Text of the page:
Seal of North Carolina facts for kids
|Great Seal of the State of North Carolina|
Seal of 1971-1984
Historical coat of arms (illustrated, 1876)
|Armiger||State of North Carolina|
|Adopted||1971, officially (most recent change in 1984)|
|Motto||Esse quam videri|
The Great Seal of the State of North Carolina was first authorized by the North Carolina Constitution of 1776, created in its first form in 1778, and largely took on its modern form in 1835. According to a state law passed by the North Carolina General Assembly in the 19th century:
The Governor shall procure of the State a Seal, which shall be called the great seal of the State of North Carolina, and shall be two and one-quarter inches in diameter, and its design shall be a representation of the figures of Liberty and Plenty, looking toward each other, but not more than half-fronting each other and other-wise disposed as follows: Liberty, the first figure, standing, her pole with a cap on it in her left hand and a scroll with the word "Constitution" inscribed thereon in her right hand. Plenty, the second figure, sitting down, her right arm half extended toward Liberty, three heads of grain in her right hand, and in her left, the small end of her horn, the mouth of which is resting at her feet, and the contents of the horn rolling out.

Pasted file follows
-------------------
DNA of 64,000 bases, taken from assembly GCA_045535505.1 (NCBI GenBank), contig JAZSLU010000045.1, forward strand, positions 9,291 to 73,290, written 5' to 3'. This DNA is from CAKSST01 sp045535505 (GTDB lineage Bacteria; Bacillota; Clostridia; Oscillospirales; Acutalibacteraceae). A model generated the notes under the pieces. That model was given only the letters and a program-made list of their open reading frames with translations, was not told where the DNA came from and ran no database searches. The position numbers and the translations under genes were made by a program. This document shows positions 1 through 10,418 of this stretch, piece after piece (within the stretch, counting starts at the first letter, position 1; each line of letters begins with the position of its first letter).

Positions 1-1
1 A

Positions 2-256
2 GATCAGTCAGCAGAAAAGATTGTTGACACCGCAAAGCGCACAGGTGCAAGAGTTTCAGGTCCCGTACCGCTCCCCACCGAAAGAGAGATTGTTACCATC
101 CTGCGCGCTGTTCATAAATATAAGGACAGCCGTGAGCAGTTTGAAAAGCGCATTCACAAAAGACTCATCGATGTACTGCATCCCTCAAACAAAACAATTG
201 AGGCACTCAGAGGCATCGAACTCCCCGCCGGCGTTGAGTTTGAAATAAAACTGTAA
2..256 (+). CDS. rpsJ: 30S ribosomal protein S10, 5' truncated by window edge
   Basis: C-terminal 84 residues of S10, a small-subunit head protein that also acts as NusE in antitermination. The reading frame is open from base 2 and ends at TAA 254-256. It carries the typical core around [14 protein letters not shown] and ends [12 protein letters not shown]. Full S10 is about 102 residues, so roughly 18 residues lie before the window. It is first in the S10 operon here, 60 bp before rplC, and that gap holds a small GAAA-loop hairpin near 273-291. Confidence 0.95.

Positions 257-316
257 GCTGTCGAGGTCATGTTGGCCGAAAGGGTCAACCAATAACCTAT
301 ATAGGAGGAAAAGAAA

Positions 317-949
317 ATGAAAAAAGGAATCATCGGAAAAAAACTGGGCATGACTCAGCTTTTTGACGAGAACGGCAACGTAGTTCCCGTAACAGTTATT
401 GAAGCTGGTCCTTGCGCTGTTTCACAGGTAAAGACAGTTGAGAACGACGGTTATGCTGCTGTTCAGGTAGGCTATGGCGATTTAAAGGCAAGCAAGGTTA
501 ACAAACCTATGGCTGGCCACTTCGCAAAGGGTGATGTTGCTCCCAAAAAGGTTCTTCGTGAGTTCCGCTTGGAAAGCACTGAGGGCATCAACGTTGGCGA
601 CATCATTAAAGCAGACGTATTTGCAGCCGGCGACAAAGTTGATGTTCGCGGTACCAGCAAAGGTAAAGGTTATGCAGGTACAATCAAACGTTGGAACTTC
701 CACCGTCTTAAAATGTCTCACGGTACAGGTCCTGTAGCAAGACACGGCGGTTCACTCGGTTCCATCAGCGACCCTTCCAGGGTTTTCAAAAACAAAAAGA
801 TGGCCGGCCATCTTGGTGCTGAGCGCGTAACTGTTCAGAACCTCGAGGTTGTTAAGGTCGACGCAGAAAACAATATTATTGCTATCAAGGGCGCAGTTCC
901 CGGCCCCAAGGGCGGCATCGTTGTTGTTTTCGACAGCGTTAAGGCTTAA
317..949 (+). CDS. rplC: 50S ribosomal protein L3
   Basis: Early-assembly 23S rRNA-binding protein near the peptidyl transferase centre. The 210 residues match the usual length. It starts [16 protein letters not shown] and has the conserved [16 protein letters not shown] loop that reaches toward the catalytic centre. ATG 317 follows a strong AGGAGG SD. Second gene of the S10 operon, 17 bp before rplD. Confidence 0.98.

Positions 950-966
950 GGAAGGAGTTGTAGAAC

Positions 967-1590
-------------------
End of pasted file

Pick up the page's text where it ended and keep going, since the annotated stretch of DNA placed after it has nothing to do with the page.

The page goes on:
The background on the seal shall contain a depiction of mountains running from the left to the right to the middle of the seal. A side view of a three-masted ship shall be located on the ocean and to the right of Plenty. The date "May 20, 1775" shall appear within the seal and across the top of the seal and the words "esse quam videri" shall appear at the bottom around the perimeter. No other words, figures or other embellishments shall appear on the seal.
The date of May 20, 1775, refers to the Mecklenburg Declaration of Independence, allegedly the first declaration of independence adopted during the American Revolution.
The motto "Esse quam videri" means "To Be Rather Than To Seem." The "pole with a cap" is a liberty pole.
In 1971, the seal was officially standardized after the state's chief deputy attorney general discovered that there was more than one version in use. In 1983, state Senator Julian R. Allsbrook proposed a revision to the seal to add to the seal the date April 12, 1776, the date of the Halifax Resolves; this revision was approved by the state legislature. These two dates are also on the flag of North Carolina.
Government Seals of North Carolina
Seal of the Governor of North Carolina
Seal of North Carolina Facts for Kids. Kiddle Encyclopedia.